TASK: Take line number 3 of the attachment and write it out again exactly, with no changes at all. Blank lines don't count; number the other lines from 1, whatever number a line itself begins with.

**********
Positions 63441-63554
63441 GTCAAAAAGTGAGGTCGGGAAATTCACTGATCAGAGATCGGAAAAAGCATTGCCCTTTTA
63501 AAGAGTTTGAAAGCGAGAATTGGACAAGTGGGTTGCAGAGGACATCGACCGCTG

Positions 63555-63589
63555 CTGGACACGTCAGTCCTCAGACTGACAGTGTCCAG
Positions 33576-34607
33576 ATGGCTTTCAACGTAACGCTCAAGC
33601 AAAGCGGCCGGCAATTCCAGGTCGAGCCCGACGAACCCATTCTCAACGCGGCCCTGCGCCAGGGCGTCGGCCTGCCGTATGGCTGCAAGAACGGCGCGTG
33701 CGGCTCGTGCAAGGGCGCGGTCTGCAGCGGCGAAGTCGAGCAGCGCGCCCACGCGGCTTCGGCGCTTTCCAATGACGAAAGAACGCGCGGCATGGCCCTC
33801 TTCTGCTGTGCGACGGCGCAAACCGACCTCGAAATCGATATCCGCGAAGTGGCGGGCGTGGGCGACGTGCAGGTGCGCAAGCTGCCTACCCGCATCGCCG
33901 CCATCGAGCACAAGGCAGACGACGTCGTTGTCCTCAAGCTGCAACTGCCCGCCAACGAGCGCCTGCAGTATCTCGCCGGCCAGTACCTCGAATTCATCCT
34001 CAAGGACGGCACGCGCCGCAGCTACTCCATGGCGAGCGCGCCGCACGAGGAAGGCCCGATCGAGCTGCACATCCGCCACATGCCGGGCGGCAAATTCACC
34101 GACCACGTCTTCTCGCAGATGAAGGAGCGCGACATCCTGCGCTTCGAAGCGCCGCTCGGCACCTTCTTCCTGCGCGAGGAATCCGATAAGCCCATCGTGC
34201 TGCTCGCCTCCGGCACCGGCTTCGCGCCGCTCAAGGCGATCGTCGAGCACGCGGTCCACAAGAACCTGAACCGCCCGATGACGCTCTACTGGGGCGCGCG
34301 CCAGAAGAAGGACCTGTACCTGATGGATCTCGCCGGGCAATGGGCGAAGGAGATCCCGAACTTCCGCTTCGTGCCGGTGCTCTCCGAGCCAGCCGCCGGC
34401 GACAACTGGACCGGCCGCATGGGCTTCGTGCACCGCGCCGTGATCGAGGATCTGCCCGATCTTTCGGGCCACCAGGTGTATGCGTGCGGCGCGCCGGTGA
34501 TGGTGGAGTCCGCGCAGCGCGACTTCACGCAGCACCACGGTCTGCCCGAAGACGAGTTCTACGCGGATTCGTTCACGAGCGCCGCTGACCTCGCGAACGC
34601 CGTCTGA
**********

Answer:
63501 AAGAGTTTGAAAGCGAGAATTGGACAAGTGGGTTGCAGAGGACATCGACCGCTG